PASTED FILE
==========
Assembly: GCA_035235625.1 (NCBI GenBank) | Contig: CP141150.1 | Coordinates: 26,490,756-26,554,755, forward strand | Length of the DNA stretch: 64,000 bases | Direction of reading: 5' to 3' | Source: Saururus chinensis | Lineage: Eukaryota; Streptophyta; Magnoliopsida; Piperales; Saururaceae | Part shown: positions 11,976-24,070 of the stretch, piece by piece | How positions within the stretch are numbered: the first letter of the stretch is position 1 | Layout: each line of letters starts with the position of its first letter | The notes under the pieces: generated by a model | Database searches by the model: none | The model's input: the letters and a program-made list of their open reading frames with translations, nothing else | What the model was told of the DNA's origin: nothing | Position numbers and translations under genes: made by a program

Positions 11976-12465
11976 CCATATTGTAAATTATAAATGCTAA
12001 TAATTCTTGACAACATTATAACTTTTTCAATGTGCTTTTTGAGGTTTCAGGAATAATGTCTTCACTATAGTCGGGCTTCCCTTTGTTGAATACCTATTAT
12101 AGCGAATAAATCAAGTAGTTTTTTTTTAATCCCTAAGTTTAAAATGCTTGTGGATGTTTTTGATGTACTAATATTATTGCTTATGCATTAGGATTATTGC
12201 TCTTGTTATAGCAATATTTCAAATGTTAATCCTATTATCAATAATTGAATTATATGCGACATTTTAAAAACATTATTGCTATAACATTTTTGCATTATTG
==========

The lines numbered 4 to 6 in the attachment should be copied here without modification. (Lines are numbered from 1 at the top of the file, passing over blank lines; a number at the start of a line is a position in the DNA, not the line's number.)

12001 TAATTCTTGACAACATTATAACTTTTTCAATGTGCTTTTTGAGGTTTCAGGAATAATGTCTTCACTATAGTCGGGCTTCCCTTTGTTGAATACCTATTAT
12101 AGCGAATAAATCAAGTAGTTTTTTTTTAATCCCTAAGTTTAAAATGCTTGTGGATGTTTTTGATGTACTAATATTATTGCTTATGCATTAGGATTATTGC
12201 TCTTGTTATAGCAATATTTCAAATGTTAATCCTATTATCAATAATTGAATTATATGCGACATTTTAAAAACATTATTGCTATAACATTTTTGCATTATTG